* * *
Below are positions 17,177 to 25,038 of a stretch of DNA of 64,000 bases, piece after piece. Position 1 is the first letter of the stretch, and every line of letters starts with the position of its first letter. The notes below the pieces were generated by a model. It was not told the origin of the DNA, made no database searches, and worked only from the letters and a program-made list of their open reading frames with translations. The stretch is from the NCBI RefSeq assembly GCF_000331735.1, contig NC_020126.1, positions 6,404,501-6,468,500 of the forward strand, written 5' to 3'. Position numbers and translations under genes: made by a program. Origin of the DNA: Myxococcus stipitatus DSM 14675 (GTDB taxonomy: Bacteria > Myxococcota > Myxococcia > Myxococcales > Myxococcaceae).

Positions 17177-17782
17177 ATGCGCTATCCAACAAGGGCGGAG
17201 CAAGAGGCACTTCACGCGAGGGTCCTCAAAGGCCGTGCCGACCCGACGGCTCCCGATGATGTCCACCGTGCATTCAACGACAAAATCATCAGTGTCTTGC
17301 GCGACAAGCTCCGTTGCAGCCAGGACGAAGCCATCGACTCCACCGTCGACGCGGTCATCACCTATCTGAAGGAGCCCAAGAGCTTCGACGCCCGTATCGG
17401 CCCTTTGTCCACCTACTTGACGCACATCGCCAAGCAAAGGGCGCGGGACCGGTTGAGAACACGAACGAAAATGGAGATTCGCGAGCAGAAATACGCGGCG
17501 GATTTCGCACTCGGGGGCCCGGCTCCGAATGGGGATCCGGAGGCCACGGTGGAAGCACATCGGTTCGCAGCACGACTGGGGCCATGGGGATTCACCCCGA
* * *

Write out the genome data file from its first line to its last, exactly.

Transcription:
Below are positions 17,177 to 25,038 of a stretch of DNA of 64,000 bases, piece after piece. Position 1 is the first letter of the stretch, and every line of letters starts with the position of its first letter. The notes below the pieces were generated by a model. It was not told the origin of the DNA, made no database searches, and worked only from the letters and a program-made list of their open reading frames with translations. The stretch is from the NCBI RefSeq assembly GCF_000331735.1, contig NC_020126.1, positions 6,404,501-6,468,500 of the forward strand, written 5' to 3'. Position numbers and translations under genes: made by a program. Origin of the DNA: Myxococcus stipitatus DSM 14675 (GTDB taxonomy: Bacteria > Myxococcota > Myxococcia > Myxococcales > Myxococcaceae).

Positions 17177-17782
17177 ATGCGCTATCCAACAAGGGCGGAG
17201 CAAGAGGCACTTCACGCGAGGGTCCTCAAAGGCCGTGCCGACCCGACGGCTCCCGATGATGTCCACCGTGCATTCAACGACAAAATCATCAGTGTCTTGC
17301 GCGACAAGCTCCGTTGCAGCCAGGACGAAGCCATCGACTCCACCGTCGACGCGGTCATCACCTATCTGAAGGAGCCCAAGAGCTTCGACGCCCGTATCGG
17401 CCCTTTGTCCACCTACTTGACGCACATCGCCAAGCAAAGGGCGCGGGACCGGTTGAGAACACGAACGAAAATGGAGATTCGCGAGCAGAAATACGCGGCG
17501 GATTTCGCACTCGGGGGCCCGGCTCCGAATGGGGATCCGGAGGCCACGGTGGAAGCACATCGGTTCGCAGCACGACTGGGGCCATGGGGATTCACCCCGA